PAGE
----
The most recent funding award provided more than 16 almond growers means to install cutting-edge irrigation technology, much of which was proven by research through programs like the Almond Board of California’s and the Specialty Crop Block Grant program.
“This investment continues California’s ongoing innovation in agricultural water use efficiency,” said CDFA Secretary, Karen Ross. “Farmers involved in this program are making positive on-farm changes to reduce greenhouse gas emissions, grow food with the most efficient use of water and help address our changing climate.”
Almond grower grantees received funding for irrigation improvements including:
- Conversion from traditional flood irrigation to water-saving microirrigation systems
- Soil moisture sensors and in-field weather stations that provide important information for determining when irrigation is needed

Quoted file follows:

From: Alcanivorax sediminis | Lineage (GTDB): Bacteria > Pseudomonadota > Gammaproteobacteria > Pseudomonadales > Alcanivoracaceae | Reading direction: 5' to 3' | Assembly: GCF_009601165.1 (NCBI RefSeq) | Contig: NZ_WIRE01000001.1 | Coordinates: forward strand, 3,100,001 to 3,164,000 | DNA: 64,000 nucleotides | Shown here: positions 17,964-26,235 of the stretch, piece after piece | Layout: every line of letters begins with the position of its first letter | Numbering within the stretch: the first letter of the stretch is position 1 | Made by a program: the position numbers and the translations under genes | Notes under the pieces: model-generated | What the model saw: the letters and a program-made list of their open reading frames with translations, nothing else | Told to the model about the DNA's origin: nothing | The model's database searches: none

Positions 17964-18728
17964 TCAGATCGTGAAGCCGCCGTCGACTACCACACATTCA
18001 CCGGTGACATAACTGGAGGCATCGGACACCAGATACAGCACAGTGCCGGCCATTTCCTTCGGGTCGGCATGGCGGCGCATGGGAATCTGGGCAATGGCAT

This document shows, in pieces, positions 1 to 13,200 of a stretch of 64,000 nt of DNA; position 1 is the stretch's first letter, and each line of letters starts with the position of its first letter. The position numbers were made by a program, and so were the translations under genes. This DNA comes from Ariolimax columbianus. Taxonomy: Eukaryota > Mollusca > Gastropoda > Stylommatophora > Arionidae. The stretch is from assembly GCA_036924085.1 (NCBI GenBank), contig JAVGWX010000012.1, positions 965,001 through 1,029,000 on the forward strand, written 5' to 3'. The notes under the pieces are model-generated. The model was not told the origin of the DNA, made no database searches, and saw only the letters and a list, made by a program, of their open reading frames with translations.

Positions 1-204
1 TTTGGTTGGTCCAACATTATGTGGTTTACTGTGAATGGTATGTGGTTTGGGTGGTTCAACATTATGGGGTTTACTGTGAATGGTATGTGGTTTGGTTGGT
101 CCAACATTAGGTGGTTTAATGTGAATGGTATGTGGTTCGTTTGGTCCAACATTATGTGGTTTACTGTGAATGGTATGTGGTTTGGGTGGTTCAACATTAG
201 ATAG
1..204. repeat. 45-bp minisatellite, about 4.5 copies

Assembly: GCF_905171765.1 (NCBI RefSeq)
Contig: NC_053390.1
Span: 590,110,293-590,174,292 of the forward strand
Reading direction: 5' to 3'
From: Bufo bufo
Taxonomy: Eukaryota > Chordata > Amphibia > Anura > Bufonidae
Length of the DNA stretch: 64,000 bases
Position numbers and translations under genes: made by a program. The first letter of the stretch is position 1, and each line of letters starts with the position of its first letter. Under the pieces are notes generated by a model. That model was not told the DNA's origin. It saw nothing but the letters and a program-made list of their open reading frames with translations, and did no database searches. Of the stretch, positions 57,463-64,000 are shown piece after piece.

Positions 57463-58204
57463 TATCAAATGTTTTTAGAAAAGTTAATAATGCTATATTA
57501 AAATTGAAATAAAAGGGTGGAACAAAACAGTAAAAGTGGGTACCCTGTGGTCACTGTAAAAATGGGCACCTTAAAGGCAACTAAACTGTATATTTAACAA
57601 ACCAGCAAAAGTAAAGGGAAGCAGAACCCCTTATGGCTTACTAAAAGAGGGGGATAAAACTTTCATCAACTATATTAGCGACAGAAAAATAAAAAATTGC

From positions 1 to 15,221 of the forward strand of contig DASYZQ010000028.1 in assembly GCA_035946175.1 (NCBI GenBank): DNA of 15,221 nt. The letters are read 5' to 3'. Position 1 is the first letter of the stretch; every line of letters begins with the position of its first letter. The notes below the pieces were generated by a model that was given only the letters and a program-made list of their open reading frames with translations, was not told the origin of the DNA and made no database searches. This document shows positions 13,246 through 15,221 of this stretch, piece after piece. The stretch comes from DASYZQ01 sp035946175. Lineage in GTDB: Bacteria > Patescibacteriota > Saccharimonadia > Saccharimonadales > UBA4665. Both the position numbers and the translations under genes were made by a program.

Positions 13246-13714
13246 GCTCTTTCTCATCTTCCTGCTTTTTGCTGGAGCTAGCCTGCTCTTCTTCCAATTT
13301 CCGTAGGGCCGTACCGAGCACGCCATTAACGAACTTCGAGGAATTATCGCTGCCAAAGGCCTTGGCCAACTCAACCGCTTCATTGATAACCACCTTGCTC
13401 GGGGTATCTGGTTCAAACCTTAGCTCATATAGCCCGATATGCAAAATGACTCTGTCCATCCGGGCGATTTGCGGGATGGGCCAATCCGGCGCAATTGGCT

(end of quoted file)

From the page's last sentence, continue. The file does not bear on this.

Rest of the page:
- Sand filters that keep irrigation systems at a constant pressure and flush particles that can cause blockages and inefficiency
- Flow meters that give growers exact information on how much water is being applied to their field, which is important for managing water resources and system maintenance
Together, these three research programs help to ensure that the California Almond industry continues to identify and implement sustainable and innovative farming practices. Through this research and its supporting partnerships, the California almond community will be prepared to meet the future needs of agriculture, our communities and the environment.
 Sustainable almond farming utilizes production practices that are economically viable and are based upon scientific research, common sense and a respect for the environment, neighbors and employees. The result is a plentiful, nutritious and safe food product.
 University of California. UC Drought Management. Feb. 2010. Food and Agriculture Organization of the UN. FAO Irrigation and Drainage Paper 66 – Crop yield in response to water. 2012. Almond Board of California. Almond Almanac 1990-94, 2000-14.
 Gene Brandi. Vice President, American Beekeeping Federation.